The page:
Payer Backs Away From Plan to Institute Nonmedical Switch to Inflectra

Under the original proposed formulary change, adult patients currently taking the reference infliximab would be switched to the biosimilar.

Excellus BlueCross BlueShield (BCBS) announced in January 2018 that it would switch its formulary coverage for adult Crohn disease and ulcerative colitis treatment from the reference infliximab (Remicade, sold by Janssen) to biosimilar infliximab (Inflectra, sold by Pfizer).

Under the original proposed formulary change, adult patients currently taking the reference infliximab would be switched to the biosimilar.

According to Excellus BCBS’ Pharmacy Management Drug Policy, this change would only apply to adult patients due to the reference infliximab product being the only one with an FDA-approved indication for the treatment of pediatric ulcerative colitis. The pediatric ulcerative colitis indication is protected by orphan exclusivity through September of this year.

However, a month after receiving some pushback from patients, Excellus made a second announcement that, after further consideration, it had modified the criteria requirements for prescribing the biosimilar in place of the reference product.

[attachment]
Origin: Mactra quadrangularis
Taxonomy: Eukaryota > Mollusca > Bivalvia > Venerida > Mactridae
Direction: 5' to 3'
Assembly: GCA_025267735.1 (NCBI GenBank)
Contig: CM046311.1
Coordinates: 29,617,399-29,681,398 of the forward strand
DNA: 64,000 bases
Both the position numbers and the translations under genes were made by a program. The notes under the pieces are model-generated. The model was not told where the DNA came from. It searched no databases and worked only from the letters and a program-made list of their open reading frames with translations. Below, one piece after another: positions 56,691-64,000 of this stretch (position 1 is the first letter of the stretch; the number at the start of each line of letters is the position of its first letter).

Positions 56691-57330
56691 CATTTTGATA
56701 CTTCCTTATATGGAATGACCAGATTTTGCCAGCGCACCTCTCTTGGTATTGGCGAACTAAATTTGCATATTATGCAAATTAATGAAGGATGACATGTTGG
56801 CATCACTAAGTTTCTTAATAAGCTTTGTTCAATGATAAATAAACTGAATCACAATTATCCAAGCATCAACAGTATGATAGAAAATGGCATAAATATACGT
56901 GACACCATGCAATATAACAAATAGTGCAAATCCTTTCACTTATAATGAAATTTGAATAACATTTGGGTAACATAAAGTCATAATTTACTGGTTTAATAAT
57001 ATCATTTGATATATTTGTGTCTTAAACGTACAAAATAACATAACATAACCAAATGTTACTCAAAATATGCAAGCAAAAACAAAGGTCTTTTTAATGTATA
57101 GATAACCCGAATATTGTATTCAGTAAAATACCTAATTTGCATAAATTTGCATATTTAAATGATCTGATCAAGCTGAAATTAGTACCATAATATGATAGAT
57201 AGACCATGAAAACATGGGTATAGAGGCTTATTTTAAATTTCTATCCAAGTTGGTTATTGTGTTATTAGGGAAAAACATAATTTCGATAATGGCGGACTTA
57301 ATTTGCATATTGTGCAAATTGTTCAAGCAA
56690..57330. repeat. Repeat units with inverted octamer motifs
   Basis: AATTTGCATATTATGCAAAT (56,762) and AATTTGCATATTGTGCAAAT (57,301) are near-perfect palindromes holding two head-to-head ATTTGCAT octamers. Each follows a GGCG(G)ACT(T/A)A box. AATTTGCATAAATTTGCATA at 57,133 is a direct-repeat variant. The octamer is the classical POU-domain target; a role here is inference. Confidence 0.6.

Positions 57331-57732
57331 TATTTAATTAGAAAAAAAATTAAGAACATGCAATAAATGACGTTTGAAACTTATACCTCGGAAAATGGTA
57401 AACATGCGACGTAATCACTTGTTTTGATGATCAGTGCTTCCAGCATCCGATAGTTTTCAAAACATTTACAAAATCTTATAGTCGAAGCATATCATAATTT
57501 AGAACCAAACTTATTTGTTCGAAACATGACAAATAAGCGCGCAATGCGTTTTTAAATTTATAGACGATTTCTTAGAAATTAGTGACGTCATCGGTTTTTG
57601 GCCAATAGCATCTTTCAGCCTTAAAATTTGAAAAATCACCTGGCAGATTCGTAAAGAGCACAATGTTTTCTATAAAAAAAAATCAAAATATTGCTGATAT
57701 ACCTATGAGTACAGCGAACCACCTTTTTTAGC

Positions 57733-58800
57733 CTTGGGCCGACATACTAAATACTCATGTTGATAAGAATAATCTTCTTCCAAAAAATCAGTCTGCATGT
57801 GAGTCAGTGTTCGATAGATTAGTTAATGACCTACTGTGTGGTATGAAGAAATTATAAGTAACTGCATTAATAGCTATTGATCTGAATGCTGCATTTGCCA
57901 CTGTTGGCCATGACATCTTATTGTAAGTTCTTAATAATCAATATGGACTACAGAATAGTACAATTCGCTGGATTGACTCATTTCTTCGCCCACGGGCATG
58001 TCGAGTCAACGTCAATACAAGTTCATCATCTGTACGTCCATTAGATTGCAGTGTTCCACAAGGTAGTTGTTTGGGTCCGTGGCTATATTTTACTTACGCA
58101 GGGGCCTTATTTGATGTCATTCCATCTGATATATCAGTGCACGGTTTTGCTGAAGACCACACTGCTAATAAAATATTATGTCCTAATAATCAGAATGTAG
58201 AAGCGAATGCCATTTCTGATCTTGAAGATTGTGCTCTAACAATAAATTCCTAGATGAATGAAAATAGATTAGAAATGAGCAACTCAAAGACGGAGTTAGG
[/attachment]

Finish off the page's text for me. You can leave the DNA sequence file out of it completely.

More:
The updated proposal mandates that for adult patients enrolled in its commercial, exchange, Medicaid managed care, and Child Health Plus plans who are newly initiating infliximab therapy, the biosimilar is the preferred drug. In the instance that the biosimilar is ineffective for the patient, the request for medical necessity review is allowed for an alternate therapy.

However, a nonmedical switch no longer applies to members who are currently prescribed the reference product, who may continue with the reference therapy, though Excellus does encourage prescribers to consider switching patients.

Around the time of the updated formulary change, Mona Chitre, PharmD, chief pharmacy officer and vice president of medical operations and health innovations at Excellus, wrote an editorial published in the Oneida Daily Dispatch that discussed the lack of competition among US drug makers.

“Per capita healthcare spending in many industrialized nations is less than it is here in the United States, but in many cases, those countries have healthcare outcomes that are similar to ours. Contributing to this parity in quality but disparity in spending is the lack of approved biosimilar medications to compete here with high-priced, brand-name biologics,” said Chitre.

Chitre writes that the average annual cost of reference infliximab in the United States is $28,000 per patient. In fact, over the past 5 years, Johnson & Johnson, the developer of the reference, raised the price by 57% with many of those years seeing 2 price increases.

Lower-cost infliximab biosimilars have been available in Europe since 2013, 2 of which are FDA-approved: Inflectra and Renflexis (sold by Merck).